Ability of Antioxidant Liposomes to Prevent Acute and Progressive Pulmonary Injury
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We recently showed that acute oxidant-related lung injury (ALI) in rats after application of 2-chloroethyl ethyl sulfide (CEES) is attenuated by the airway instillation of antioxidants. We investigated whether intratracheal administration of antioxidant-containing liposomes immediately after instillation of CEES would attenuate short-term as well as long-term (fibrotic) effects of CEES-induced lung injury. In the acute injury model (4 h after injury), N-acetylcysteine (NAC)-containing liposomes were protective and reduced to baseline levels both the lung permeability index and the appearance of proinflammatory mediators in bronchoalveolar lavage fluids from CEES-exposed lungs. Similar results were obtained when rat alveolar macrophages were incubated in vitro with either CEES or lipopolysaccharide in the presence of NAC-liposomes. When lung fibrosis 3 weeks after CEES was quantitated by using hydroxyproline content, liposomes containing NAC or NAC + glutathione had no effects, but liposomes containing alpha/gamma-tocopherol alone or with NAC significantly suppressed the increase in lung hydroxyproline. The data demonstrate that delivery of antioxidants via liposomes to CEES-injured lungs is, depending on liposomal content, protective against ALI, prevents the appearance of proinflammatory mediators in bronchoalveolar fluids, and suppresses progressive fibrosis. Accordingly, the liposomal strategy may be therapeutically useful in CEES-induced lung injury in humans.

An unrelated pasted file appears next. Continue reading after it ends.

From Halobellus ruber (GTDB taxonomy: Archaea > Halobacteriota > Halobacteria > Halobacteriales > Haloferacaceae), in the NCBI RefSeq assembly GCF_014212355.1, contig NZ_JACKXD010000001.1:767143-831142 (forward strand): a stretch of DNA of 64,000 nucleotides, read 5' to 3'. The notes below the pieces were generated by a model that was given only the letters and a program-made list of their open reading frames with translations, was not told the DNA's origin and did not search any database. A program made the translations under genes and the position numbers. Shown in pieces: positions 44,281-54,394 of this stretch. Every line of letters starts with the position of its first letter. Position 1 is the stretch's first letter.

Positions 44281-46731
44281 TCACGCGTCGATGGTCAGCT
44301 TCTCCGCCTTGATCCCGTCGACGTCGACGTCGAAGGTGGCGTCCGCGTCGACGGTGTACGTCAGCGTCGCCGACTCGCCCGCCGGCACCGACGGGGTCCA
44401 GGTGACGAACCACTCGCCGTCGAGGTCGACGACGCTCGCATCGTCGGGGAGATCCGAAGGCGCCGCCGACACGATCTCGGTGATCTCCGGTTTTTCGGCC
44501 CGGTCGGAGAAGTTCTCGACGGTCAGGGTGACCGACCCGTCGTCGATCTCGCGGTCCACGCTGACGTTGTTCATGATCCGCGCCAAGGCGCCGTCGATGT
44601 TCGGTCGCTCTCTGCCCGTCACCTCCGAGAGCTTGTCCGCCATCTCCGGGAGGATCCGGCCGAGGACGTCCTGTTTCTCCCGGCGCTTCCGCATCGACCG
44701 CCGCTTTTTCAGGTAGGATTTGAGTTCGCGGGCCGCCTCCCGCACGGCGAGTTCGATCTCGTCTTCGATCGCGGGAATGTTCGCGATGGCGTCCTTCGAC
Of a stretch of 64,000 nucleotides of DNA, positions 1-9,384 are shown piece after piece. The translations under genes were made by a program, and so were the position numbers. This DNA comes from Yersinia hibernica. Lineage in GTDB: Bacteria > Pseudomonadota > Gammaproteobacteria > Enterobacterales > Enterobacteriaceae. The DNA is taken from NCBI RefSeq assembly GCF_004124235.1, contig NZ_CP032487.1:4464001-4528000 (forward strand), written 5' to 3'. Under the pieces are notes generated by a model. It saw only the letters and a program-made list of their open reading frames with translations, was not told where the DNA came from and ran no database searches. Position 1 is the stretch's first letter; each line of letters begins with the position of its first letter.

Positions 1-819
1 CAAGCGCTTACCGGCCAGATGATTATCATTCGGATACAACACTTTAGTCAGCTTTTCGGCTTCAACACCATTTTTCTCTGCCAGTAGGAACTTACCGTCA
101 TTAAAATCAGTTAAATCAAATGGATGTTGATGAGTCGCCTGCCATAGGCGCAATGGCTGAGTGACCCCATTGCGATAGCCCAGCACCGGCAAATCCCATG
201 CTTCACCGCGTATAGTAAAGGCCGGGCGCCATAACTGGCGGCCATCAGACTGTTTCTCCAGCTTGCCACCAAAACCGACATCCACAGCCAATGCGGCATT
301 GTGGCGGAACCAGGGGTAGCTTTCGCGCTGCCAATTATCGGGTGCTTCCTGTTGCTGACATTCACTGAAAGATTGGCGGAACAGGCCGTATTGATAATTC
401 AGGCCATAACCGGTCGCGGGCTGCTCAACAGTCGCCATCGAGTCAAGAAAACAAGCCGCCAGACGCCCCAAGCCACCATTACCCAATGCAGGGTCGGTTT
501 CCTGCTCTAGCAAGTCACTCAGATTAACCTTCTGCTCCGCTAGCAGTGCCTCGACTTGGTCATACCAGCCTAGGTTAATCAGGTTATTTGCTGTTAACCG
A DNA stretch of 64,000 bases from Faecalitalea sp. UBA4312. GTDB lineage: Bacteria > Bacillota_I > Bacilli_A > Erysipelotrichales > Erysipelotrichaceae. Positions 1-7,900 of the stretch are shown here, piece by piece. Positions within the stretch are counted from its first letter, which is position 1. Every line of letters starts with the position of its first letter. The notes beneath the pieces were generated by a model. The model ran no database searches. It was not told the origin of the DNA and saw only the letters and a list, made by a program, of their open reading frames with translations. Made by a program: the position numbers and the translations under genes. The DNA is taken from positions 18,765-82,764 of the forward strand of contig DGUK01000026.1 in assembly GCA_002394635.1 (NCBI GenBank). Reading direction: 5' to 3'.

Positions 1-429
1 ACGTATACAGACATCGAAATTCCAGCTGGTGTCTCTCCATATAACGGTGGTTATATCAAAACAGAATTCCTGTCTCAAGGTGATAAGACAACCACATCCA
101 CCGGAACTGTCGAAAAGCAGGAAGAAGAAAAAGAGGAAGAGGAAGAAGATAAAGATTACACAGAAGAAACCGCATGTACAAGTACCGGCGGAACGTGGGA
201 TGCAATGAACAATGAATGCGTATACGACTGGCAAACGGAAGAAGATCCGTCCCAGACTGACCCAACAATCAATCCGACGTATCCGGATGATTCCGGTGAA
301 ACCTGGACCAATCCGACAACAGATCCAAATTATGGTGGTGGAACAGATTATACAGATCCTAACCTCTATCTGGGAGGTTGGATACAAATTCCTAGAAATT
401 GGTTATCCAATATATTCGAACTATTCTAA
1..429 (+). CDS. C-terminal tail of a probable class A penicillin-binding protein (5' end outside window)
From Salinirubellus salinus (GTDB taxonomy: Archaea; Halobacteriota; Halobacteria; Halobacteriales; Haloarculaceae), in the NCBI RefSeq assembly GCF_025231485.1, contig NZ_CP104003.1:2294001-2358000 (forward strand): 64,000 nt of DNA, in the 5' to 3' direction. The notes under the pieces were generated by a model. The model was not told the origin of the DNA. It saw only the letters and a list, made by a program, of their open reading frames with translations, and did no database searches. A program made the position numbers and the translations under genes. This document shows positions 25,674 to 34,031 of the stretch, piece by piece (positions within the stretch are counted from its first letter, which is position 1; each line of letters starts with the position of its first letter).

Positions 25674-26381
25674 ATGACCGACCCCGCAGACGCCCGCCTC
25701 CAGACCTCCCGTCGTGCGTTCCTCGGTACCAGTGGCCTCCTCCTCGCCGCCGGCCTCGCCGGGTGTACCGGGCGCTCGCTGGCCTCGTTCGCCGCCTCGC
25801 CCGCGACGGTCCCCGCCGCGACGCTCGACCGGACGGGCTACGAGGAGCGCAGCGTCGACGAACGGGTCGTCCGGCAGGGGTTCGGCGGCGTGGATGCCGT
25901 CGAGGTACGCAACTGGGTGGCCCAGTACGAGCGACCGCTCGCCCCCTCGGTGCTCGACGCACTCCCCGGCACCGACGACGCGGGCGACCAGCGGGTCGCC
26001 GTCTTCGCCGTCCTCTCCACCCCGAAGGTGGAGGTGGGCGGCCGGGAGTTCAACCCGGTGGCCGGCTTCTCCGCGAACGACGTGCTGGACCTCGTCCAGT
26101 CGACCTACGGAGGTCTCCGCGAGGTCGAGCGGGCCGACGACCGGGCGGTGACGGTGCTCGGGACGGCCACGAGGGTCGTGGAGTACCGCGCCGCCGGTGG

author list (cited authors)
Hoesel, L. M., Flierl, M. A., Niederbichler, A. D., Rittirsch, D., McClintock, S. D., Reuben, J. S., ... Ward, P. A.